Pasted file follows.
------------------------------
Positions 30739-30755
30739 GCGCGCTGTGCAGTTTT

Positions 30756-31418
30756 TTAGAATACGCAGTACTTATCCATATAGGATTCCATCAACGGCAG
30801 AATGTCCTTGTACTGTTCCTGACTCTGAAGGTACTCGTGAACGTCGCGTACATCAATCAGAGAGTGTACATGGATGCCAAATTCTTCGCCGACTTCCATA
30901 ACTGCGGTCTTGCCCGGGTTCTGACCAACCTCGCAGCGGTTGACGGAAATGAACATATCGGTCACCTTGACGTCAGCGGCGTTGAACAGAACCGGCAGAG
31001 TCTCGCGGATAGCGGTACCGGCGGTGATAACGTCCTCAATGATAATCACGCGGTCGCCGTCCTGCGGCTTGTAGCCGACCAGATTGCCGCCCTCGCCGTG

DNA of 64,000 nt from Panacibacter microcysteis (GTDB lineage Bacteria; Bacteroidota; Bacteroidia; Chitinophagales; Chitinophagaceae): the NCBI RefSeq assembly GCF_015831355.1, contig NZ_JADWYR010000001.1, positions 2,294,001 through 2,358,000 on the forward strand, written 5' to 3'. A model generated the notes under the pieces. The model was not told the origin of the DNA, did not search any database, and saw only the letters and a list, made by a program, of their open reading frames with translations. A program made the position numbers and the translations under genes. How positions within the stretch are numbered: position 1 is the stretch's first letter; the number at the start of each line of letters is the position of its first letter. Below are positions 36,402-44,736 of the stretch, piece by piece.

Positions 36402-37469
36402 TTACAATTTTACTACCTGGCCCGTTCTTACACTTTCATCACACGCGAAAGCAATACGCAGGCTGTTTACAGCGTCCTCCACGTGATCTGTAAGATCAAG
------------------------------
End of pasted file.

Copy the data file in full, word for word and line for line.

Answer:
Positions 30739-30755
30739 GCGCGCTGTGCAGTTTT

Positions 30756-31418
30756 TTAGAATACGCAGTACTTATCCATATAGGATTCCATCAACGGCAG
30801 AATGTCCTTGTACTGTTCCTGACTCTGAAGGTACTCGTGAACGTCGCGTACATCAATCAGAGAGTGTACATGGATGCCAAATTCTTCGCCGACTTCCATA
30901 ACTGCGGTCTTGCCCGGGTTCTGACCAACCTCGCAGCGGTTGACGGAAATGAACATATCGGTCACCTTGACGTCAGCGGCGTTGAACAGAACCGGCAGAG
31001 TCTCGCGGATAGCGGTACCGGCGGTGATAACGTCCTCAATGATAATCACGCGGTCGCCGTCCTGCGGCTTGTAGCCGACCAGATTGCCGCCCTCGCCGTG

DNA of 64,000 nt from Panacibacter microcysteis (GTDB lineage Bacteria; Bacteroidota; Bacteroidia; Chitinophagales; Chitinophagaceae): the NCBI RefSeq assembly GCF_015831355.1, contig NZ_JADWYR010000001.1, positions 2,294,001 through 2,358,000 on the forward strand, written 5' to 3'. A model generated the notes under the pieces. The model was not told the origin of the DNA, did not search any database, and saw only the letters and a list, made by a program, of their open reading frames with translations. A program made the position numbers and the translations under genes. How positions within the stretch are numbered: position 1 is the stretch's first letter; the number at the start of each line of letters is the position of its first letter. Below are positions 36,402-44,736 of the stretch, piece by piece.

Positions 36402-37469
36402 TTACAATTTTACTACCTGGCCCGTTCTTACACTTTCATCACACGCGAAAGCAATACGCAGGCTGTTTACAGCGTCCTCCACGTGATCTGTAAGATCAAG